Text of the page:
By Russ Moore
For the fifth year in a row, in 2017 Site Selection Magazine named Georgia the nation’s No. 1 state for business, a significant milestone reached thanks to a singular focus on workforce development.
Two-thirds of jobs nationally require college training shy of a four-year degree. Georgia’s greatest workforce innovation may be how it brings access to college courses and workforce training – in particular, technical training – directly into public high schools through “schools of choice.” Its growing network of “college and career academies” (CCAs) is especially worthy of national attention.
This innovation started in Newnan (Coweta County) in 2000; today, Georgia boasts college and career academies from Rome to Brunswick and dozens of points in between. Policymakers and economic developers were so pleased with their impact on workforce development and the state’s economy that they codified CCAs in state law (SB 161 in 2011) and created a certification process overseen by the Technical College System of Georgia.
Thirty-seven CCAs operate in Georgia and another six are on target to open in the next year. All operate on a performance contract involving a school system, the CCA’s governing board and the Georgia Board of Education.
One reason CCAs are so focused and effective at improving the workforce is that they are all businesses, run by nonprofit, majority-employer boards of directors. While each contract is unique, all have this in common: They require the partnership to hit targets that ensure “college and career readiness.” Any CCA that does not hit its academic and/or operational goals can be closed.
Imagine a traditional high school closing because it fails its students. CCAs are absolutely accountable, which is one reason employers in Georgia support them over and above the typical level of support, whether that support comes from money, volunteer time or both.
So, just what is a college and career academy?
Georgia requires a CCA to operate as a partnership that includes one or more public school systems, a technical college and local or regional employers. Other public and private colleges are allowed to participate, as are governments, nonprofits and individuals.
All have a locally developed and approved mission to support workforce development. All provide places and programs for high school students to take academic and vocational classes, engage in work-based learning with employers, and earn transferable college credit at no cost to the student.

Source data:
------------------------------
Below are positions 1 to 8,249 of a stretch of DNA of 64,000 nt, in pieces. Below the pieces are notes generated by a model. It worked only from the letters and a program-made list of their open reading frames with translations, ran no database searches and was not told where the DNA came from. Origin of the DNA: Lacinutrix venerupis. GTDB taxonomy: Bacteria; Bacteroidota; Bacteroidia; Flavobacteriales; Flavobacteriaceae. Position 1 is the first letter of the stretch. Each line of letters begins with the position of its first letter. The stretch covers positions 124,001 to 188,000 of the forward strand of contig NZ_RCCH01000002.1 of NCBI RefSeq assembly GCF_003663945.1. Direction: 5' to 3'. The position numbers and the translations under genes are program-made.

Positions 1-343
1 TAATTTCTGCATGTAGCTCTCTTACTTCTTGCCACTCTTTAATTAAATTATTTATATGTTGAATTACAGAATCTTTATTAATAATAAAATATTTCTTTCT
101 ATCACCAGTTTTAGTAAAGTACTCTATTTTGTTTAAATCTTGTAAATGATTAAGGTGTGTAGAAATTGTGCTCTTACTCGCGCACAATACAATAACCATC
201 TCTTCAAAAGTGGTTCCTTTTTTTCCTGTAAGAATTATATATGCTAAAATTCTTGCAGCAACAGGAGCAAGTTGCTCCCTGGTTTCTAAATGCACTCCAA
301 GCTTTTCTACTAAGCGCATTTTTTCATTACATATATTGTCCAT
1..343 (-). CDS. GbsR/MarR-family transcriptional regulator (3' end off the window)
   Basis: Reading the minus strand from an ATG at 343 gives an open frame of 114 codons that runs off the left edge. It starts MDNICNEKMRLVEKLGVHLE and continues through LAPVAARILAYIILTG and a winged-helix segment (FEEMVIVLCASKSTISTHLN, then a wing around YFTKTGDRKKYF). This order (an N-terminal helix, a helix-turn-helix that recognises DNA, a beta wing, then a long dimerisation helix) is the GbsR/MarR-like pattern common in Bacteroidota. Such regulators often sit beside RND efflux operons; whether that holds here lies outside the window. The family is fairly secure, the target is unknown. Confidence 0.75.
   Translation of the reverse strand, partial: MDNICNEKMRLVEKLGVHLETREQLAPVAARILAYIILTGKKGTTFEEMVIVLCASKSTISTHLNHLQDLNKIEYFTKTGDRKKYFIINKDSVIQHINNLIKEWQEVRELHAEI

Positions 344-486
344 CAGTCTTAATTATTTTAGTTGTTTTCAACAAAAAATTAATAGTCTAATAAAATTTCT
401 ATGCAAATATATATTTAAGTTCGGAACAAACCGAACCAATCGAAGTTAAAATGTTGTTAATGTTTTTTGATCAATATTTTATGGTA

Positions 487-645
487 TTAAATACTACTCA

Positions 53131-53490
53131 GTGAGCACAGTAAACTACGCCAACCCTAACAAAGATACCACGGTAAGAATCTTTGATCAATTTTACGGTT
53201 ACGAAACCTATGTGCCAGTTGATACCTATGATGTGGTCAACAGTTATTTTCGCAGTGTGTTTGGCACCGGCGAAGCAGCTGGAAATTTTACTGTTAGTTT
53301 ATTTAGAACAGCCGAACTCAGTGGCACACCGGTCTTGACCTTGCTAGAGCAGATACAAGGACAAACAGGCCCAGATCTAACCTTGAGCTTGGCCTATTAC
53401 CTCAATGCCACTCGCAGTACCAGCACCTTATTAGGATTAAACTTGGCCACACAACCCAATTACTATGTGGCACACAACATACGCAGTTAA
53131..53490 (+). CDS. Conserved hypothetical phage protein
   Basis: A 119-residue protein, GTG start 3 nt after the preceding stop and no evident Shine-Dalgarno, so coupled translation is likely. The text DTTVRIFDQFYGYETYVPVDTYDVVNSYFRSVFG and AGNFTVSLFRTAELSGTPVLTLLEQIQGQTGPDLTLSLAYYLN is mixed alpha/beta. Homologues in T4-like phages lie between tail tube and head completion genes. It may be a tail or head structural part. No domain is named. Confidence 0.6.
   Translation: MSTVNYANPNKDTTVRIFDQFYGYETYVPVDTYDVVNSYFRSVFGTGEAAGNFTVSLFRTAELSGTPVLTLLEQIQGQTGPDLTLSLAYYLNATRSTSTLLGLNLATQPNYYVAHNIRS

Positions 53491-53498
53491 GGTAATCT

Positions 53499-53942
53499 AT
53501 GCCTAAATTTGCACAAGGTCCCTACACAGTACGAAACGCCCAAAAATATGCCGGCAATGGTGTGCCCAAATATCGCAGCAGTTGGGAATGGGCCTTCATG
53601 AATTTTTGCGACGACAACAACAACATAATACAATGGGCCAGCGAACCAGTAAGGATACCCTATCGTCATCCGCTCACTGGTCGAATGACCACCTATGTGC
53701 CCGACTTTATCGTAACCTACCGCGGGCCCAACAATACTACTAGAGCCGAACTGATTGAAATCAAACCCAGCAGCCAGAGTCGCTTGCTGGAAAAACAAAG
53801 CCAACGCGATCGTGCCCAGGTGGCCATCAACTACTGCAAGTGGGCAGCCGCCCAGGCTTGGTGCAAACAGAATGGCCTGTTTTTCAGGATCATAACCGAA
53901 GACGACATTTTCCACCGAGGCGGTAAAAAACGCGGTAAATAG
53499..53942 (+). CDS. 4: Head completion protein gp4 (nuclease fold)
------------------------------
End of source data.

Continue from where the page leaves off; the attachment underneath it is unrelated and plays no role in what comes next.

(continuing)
Most are run by CEOs with business experience (as opposed to high school principals), and most design their curricula after surveying business and industry to determine areas of highest need.
Registering for CCA programs is optional. Students who make that choice tend to commit to doing their best. These academies have far fewer than usual discipline problems and far higher than normal graduation rates (approaching 100 percent, according to a University of Georgia study).
This school year, more than 32,000 Georgia students exercised this education option and chose to attend a college and career academy.
Georgia is so intent on supporting this business-education model that it has offered an annual facility grant program, supported by state funds since 2007. The brainchild of Lt. Gov. Casey Cagle, the Georgia College and Career Academies Project (GCCAP) grant has awarded more than $130 million over 11 consecutive years to 43 communities.
Eight of these applicants have been regional, with one or more boards of education collaborating. Cagle’s stated goal has been to serve every Georgia high school student with a college and career academy by 2020 – a goal that itself makes a connection between the effectiveness of public education and the vibrancy of the state’s economy. Nearly 45 Georgia communities agree.
Russ Moore is the founder and CEO of Seamless Education Associates, Inc., based in Newnan, Ga. He is the former CEO of Central Educational Center (CEC), Georgia’s first CCA and a national model high school and has helped 21 communities and 40 school systems earn charter CCA status and secure the state’s GCCAP grant, accounting for more than 60 percent of the state’s grant investments.
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© Georgia Public Policy Foundation (January 12, 2018). Permission to reprint in whole or in part is hereby granted, provided the author and his affiliations are cited.
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